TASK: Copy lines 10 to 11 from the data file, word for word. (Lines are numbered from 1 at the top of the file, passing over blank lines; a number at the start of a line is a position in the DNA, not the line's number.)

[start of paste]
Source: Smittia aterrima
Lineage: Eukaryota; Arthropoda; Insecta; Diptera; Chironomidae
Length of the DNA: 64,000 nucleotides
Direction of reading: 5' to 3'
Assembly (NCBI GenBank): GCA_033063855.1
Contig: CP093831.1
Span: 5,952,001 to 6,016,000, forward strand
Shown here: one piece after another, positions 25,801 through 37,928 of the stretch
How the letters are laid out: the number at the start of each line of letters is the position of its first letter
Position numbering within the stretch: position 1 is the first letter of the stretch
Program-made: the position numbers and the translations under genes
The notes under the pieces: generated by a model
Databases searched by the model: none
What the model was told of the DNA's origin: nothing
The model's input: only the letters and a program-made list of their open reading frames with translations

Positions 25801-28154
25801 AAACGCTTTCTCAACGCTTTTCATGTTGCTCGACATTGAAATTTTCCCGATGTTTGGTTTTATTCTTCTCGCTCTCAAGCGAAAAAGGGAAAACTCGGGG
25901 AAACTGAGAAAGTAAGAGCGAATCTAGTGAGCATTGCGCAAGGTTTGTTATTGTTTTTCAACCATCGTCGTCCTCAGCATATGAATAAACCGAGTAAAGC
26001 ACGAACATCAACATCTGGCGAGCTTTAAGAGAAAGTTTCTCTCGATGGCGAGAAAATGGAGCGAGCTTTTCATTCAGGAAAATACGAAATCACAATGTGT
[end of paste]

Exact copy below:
Position numbering within the stretch: position 1 is the first letter of the stretch
Program-made: the position numbers and the translations under genes